Newcomers to the industry will soon find that they will spend a good part of their time in the planning phase. In the age of smartphone navigation, trackers and GPS, why would anyone need to put together a hard map of their routes? Since I mainly run protective details in high threat areas, I found out quickly that all the electronics in the world might not allow me to quickly find my next safe zone and medical asset when the time comes. I need to have a clear vision of where I am at all times, and be able to see my next safe-haven or hospital and all routes to get to these points without having to do a search on a smart phone or GPS. See course Syllabus here
Additionally, while working in Haiti, our electronic navigation devices were constantly running us into make-shift burning-tire roadblocks. We already knew how to route around these obstacles because we were using our prepared hard maps that allowed us to identify key landmarks on the ground and route around problem areas. We do use electronic devices, but always have that hard map open in the right front seat and use that in conjunction.
When using electronic devices and mapping platforms in conjunction with your hard maps, which systems are readily available and can be shared and edited between team members? What is a quick and easy way to layer the map with hospitals, safe-havens and multiple routes, as well as how to change things up when on the ground doing my advance work so that the entire team gets real time information...These are some of the things we will not just go over but teach you how to accomplish for your next detail.
As far as hard maps go, here are some other reasons we map all of our details:
- Battery Issues on Electronic devices
- Poor GPS signal
- Grid down scenario
- Remote areas without data
- No offline electronic mapping
- You are using your phone to nav....and you need to use your phone
- Limited view on electronic devices
- Hard maps allow me to match landmarks on the ground
- Protection Teams have been killed because of lack of hard maps
- A dot or arrow on an electronic screen does not get you to safety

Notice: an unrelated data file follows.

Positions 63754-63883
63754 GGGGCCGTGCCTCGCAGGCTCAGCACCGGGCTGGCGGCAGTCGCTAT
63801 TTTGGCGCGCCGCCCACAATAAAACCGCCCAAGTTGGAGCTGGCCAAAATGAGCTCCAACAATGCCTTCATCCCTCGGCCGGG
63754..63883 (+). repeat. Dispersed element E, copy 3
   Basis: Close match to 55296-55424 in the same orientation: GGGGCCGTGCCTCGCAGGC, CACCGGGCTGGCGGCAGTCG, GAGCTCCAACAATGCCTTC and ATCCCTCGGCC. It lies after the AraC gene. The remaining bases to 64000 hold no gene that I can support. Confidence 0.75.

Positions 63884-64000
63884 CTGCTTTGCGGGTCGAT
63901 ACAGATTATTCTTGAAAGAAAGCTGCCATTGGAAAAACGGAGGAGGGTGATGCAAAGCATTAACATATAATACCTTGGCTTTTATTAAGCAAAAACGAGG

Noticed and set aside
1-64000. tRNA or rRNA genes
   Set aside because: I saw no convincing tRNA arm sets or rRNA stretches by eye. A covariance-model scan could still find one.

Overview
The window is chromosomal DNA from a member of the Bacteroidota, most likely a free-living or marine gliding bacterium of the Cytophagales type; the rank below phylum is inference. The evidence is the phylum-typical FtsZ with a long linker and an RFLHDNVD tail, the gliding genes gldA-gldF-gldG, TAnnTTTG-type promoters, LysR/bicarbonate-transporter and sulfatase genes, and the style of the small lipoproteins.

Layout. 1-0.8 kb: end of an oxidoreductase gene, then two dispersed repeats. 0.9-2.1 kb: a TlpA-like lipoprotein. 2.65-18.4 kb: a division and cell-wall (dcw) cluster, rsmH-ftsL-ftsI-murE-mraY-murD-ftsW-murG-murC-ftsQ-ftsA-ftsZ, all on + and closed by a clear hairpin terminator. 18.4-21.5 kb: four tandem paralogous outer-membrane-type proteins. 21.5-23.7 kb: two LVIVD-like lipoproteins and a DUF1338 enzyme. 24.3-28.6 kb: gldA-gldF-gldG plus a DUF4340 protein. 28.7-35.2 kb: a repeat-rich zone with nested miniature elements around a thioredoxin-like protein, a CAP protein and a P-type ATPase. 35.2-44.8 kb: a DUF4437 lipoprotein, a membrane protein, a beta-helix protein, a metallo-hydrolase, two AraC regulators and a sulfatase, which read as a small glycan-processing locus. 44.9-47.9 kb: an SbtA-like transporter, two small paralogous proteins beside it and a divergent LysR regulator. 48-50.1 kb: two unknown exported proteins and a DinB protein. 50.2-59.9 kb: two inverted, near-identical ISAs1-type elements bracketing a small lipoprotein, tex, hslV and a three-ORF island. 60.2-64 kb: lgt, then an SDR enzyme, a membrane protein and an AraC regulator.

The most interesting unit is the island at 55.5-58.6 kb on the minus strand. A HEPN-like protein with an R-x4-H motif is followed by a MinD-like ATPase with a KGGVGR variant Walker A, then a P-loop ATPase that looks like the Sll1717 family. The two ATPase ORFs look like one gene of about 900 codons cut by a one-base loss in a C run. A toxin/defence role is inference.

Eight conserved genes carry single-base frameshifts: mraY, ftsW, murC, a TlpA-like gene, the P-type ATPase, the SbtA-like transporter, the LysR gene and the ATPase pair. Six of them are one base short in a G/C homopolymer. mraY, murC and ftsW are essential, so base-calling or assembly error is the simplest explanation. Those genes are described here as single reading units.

Years ago I decided to prepare map books for my teams in Iraq after 4 contractors were ambushed, strung up from bridges and lit on fire, due largely to a navigation issue. They were not able to procure good hard maps, so they accepted directions from a local element who most likely set the team up. When I was informed that there were no maps of Iraq (2004 timeline), I started looking around and found the Humanitarian Information Center (HIC), Iraq. They had every small village mapped out on hard maps and electronically. I grabbed everything I could and went to work. You will not need the HIC to build your maps, we will show you how we do this with common open-source information that practically everyone has access to.
Years later, while working full time in Mexico these maps became life savers as well, and I developed a system to teach others how to quickly put these maps together, and how simple it was to use them. Since those days, I have used this system on all high threat details, and when I drive out of an airport with no phone signal; and the GPS is having a hard time acquiring signal, no worries, I have my map book open on my lap, know exactly where we are, and what are next landmark is bringing us into the next phase-line.
I have been teaching this for years during our 7-week Protective Security program, and can literally teach the exact same course to you online. Complete with testing and grading your route maps. This will be optional, but, to get our certificate, you will be tasked with completing 4 route maps. At SECFOR, we do not hand out feel-good certificates, you will have to earn it. We will measure your work against a set of standards I have developed, and once you meet or exceed these standards, you will receive our certificate showing employers that you can map routes.
Two parting thoughts:
1) We at SECFOR work high-threat international locations almost exclusively (with exception of some recent civil security issues where we staffed numerous details in Los Angeles and other metro areas). When running a dozen international details simultaneously, we sometimes need to look outside our circles to find qualified personnel to support our protective details. I will almost always pose a scenario question to the otherwise qualified applicant, and very rarely during these interviews do I hear that anyone bring up mapping. We will also explain during the course, what the correct answer is when posed with a scenario question about taking a businessman from El Paso, Texas to Juarez, Mexico (I use that one frequently)
2) This system is set up to be used with any computer equipment, I myself use a 15 inch laptop and the touch pad. In class we supplied students with 17 inch laptops with a mouse to get used to the system, and Mac or PC users will be able to use the same system. I wanted to devise this system so that, worst case scenario, and EP agent whose computer went down, could go into the business center of the hotel and complete one of these maps. Let us know if you have any questions, and put your email in the box below to receive word as soon as we launch a course (and also when we put out free content)
This course will launch soon. The program will contain 4 hours of instruction and demonstration and an additional 4 to 6 hours of mapping assignments. With 8 to 10 hours of course-work, our goal was to put out a formal course of instruction and not just a 30 minute tips-and-trick video. When you complete one of our courses, you will have knowledge and/or skills to integrate into your protective details immediately.